Carrie Salls Jul. 12, 2016, 9:12am


CALABASAS, Calif. (Legal Newsline) – Fictitious pricing lawsuits, like the one filed recently against Harbor Freight Tools USA by a class of customers “appear to be trending,” according to TruthinAdvertising.org executive director Bonnie Patten.

“As of June 2016, TINA.org is tracking 61 federal class-action lawsuits involving fraudulent discount pricing claims involving 43 different retailers,” Patten told Legal Newsline. “Of these cases, 25 were filed in 2015; and in the first six months of 2016, nearly the same number of cases (24) have been filed.” 

The class action suit filed against Harbor Freight on May 20 by Ted Shimono and other similarly situated plaintiffs in U.S. District Court for the Central District of California alleges that the company is deceiving its customers by advertising sale prices that are based on fictitious regular prices for the items in question. The lawsuit alleges that Harbor Freight is, as a result, selling low-quality products at artificially inflated prices.

According to the lawsuit, Harbor Freight advertised tools, equipment, accessories and other products through a “deceptive and misleading pricing campaign” at the point of purchase and through mailed and distributed flyers, catalogs, circulars, in-store displays, web pages, emailed offers and print advertisements.

“In many of (Harbor Freight’s) retail outlets, the fictitious discount price scheme is prominently displayed throughout the store, advertising supposed deep discounts on essentially every single item of inventory sold in the store,” the lawsuit said.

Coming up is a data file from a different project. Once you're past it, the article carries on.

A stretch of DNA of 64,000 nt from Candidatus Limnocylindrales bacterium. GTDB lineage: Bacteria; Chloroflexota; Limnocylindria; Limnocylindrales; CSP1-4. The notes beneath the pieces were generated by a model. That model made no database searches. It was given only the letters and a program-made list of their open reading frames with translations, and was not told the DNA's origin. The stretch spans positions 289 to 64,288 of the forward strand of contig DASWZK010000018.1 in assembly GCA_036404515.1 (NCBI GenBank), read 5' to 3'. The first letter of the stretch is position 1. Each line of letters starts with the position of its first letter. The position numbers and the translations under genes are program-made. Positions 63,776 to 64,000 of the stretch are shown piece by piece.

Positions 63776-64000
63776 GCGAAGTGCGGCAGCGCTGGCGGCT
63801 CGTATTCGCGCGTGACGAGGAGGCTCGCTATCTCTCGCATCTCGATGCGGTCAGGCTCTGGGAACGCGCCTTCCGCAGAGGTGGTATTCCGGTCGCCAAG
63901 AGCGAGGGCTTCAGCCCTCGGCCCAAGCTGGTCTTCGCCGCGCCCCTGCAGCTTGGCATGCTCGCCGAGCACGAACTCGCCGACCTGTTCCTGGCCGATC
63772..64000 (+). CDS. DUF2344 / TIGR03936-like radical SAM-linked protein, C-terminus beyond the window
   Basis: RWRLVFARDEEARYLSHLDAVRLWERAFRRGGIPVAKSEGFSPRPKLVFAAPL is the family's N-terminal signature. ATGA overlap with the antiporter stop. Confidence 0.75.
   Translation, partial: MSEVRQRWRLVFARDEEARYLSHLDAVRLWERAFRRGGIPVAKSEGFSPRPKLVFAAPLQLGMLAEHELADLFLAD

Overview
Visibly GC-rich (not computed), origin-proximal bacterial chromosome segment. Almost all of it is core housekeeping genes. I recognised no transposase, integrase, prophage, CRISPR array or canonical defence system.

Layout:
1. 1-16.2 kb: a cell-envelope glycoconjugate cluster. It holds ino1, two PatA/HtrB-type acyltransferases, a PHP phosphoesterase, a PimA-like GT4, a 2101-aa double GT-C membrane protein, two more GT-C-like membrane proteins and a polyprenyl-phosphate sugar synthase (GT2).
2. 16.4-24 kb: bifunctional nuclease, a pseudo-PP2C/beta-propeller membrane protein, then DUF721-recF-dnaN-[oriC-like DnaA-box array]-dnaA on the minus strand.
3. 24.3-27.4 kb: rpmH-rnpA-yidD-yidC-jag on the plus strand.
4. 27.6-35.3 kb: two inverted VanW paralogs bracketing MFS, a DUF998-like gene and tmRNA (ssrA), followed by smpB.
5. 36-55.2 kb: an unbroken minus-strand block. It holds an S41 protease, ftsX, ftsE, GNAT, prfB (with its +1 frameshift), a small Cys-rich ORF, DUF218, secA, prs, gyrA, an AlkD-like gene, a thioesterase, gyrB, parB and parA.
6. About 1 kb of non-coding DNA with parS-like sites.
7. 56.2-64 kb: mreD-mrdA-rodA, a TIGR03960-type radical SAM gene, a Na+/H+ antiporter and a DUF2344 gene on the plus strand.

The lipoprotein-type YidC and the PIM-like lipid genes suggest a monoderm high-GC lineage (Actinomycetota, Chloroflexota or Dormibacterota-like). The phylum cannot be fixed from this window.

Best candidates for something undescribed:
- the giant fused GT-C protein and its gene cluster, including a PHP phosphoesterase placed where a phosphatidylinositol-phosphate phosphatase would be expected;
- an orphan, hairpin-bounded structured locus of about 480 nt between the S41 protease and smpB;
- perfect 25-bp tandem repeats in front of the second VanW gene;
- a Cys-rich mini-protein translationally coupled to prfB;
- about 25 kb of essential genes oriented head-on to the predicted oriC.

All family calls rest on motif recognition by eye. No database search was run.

The plaintiffs also said there is no comparable price for many of the products sold by Harbor Freight, which sells name-brand and house-brand merchandise, other than prices the company itself set.

The lawsuit claims Harbor Freight’s advertising practices constitute deceit by suppression of facts and violate the California Consumers Legal Remedies Act, the state’s Unfair Competition Law and its False Advertising Law.

 Harbor Freight did not respond to requests for comment on the lawsuit.

 While the majority of cases that TINA.org is presently tracking are pending or on appeal, Patten said many of these pending class actions are facing motions to dismiss.

 “Based on current TINA.org statistics from similar fictitious pricing cases, it appears likely that the biggest challenge for plaintiffs in the Harbor Freight Tools USA case will be defeating a motion to dismiss, which inevitably will be filed by the defendant,” Patten said.

 Patten said fictitious pricing exploits consumers’ desire to obtain a bargain, and means that consumers may pay more for a good or service than they may have if they continued to seek a lower price on the same merchandise. Patten said the court does not always agree, however.

“Many deceptive pricing complaints are successfully challenged by retailers as not providing the factual specificity necessary to state a claim, including detailing the consumers’ economic harm,” Patten said. 

As an example, Patten cited a recent case against Kohl’s Department Stores, which is currently on appeal, in which a Massachusetts federal court granted the company’s motion to dismiss because “(the) fact that plaintiff may have been manipulated into purchasing items because she believed she was getting a bargain does not necessarily mean she suffered economic harm.” 

Organizations in this Story

U.S. District Court - Central District of California
312 N Spring St
Los Angeles, CA 90012

Harbor Freight Tools
820 Civic Center Dr
Vista, CA 92084

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